How field service might start improving customer service

Jan 15 • Features, Management • 3130 Views • 1 Comment on How field service might start improving customer service


Jeff Bird, Customer Experience and Analytics Consultant, Capgemini, outlines what he thinks the future holds for the field service industry.

The customer centric business models of today are geared up to meet the ever increasing needs of customer service from buying to after sales care. It has never been more important for businesses to wake up to digital disruption and have an edge on their competitors by being innovative.

Retailers have recognised that it isn’t just about offering a digital presence either; the traditional way of buying physically in the store is as strong as ever. Companies on the high street are realising that it is the connected blend of services being offered to consumers through mobility which is becoming the differentiator.

Once those giant leaps of transformation have been made it then remains a question of how to evolve further, providing the after sales service they desire. This is where a proactive customer service comes in, anticipating a problem before it has started and offering them a service before they come to you – it’s all about showing them how much you want their business and loyalty.

Field service and customer care, which helps to maintain the customer relationship, is providing a service to a business/consumer that predicts what you want and when you need it from its existing services. Over the years the role of self-service has had a positive effect on the way we communicate with organisations, now with 24/7 as opposed to business opening hours, the business/consumer has the power to take control and be kept updated on their status when they want it.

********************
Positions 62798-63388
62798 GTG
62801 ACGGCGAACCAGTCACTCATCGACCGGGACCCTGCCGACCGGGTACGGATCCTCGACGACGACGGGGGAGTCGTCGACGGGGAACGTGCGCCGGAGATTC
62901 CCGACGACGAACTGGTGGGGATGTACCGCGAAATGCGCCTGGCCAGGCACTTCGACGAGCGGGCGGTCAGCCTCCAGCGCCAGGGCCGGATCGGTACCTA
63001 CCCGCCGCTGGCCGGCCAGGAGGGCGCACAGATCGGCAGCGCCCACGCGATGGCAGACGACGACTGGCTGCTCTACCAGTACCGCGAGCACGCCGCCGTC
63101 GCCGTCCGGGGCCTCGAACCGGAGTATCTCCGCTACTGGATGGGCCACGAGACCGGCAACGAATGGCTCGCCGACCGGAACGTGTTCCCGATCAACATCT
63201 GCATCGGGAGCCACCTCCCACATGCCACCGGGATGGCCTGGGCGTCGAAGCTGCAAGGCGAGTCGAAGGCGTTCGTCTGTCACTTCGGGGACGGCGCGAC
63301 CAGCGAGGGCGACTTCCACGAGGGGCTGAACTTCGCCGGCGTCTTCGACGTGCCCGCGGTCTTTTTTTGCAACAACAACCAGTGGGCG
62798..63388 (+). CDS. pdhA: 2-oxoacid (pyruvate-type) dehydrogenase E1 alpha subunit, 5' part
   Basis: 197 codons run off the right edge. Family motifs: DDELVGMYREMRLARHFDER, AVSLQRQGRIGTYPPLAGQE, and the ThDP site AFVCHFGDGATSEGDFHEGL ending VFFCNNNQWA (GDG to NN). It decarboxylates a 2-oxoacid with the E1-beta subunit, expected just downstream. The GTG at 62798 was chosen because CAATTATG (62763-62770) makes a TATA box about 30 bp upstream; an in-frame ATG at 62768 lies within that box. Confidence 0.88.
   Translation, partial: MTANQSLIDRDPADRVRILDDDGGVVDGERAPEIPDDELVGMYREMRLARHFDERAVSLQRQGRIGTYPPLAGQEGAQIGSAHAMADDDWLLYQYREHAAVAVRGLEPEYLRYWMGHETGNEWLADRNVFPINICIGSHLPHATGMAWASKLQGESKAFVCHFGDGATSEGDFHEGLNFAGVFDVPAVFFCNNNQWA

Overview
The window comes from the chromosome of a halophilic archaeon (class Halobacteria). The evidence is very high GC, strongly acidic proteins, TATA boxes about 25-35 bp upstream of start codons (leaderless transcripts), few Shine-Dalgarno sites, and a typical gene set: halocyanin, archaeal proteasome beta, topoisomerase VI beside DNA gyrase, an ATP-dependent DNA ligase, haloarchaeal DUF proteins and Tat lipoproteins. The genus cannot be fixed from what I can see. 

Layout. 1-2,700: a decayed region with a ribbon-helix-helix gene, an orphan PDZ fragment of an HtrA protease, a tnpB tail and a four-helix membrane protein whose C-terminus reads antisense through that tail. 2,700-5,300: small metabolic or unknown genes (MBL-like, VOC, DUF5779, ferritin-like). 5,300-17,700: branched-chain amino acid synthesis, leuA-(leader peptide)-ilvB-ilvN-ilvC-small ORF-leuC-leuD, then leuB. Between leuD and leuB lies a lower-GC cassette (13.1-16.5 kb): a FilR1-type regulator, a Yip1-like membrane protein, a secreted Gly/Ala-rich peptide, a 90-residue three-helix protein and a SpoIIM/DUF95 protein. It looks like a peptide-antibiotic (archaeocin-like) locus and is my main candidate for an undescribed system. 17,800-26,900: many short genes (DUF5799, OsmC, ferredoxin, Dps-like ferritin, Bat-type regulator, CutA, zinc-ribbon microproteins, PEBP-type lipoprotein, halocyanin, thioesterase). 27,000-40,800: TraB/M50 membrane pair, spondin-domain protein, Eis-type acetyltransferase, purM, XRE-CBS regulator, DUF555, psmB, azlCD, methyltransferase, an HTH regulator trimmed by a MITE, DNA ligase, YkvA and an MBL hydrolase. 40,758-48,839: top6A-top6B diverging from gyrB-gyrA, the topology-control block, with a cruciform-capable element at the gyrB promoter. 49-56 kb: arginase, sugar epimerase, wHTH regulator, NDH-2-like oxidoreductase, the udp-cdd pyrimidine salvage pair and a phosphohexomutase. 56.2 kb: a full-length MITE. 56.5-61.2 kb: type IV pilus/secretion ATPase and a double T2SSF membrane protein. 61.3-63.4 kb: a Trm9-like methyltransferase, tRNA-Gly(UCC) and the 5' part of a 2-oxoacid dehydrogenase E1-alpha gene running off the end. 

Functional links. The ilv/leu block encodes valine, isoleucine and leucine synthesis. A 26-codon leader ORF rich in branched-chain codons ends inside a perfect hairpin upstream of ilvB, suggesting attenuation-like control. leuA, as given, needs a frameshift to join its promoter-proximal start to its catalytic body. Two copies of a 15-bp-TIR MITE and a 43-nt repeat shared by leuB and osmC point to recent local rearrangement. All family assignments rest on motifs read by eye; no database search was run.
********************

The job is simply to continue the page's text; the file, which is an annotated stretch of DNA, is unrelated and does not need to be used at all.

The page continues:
A brave new world in field service

The service model has now shifted from a supply (vendor) and demand (customer) to a new world in service management.

Traditionally in a business, if something breaks down, let’s say a vending machine (yes, the thought of employees not being able to grab a daily fix of chocolate on a break is important, you know). This would involve calling the supplier to report the problem or that stock needed to be replenished, but this has all changed.

From a consumer perspective, the needs of customer service have never been greater.

New advances in Machine–to–Machine (M2M) software has revolutionised field service by use of wireless technology, to send signals back to a host that would alert them if there was a fault that needed repairing or it had run out of stock. For businesses, this is ideal because it not only takes away the strain and time required to report to a vendor, but it offers the company and their staff round the clock service. If that isn’t enough, there are also touch-less vending machines that use motion recognition devices to interpret user hand signals to indicate what products they want. Thanks to wireless technology, there are even machines that allow users to purchase products by sending text messages from their mobile phone and its all part of the service.

From a consumer perspective, the needs of customer service have never been greater. The opinion of service after a product has been bought can strengthen preference or loyalty to a brand.

Although the link for the individual consumer in field service has yet to be fully recognised, new innovations have delivered smarter technology to improve the customer experience. We   experience this in our everyday lives from using mobile apps to record TV programmes or sending a command to a washing machine to run a chosen cycle. By using an app to program washing, users have remote control and visibility which gives them an insight into the progress of the wash. Within the same app, users can also be notified to identify minor problems that they would be able to fix without the need to call out an engineer.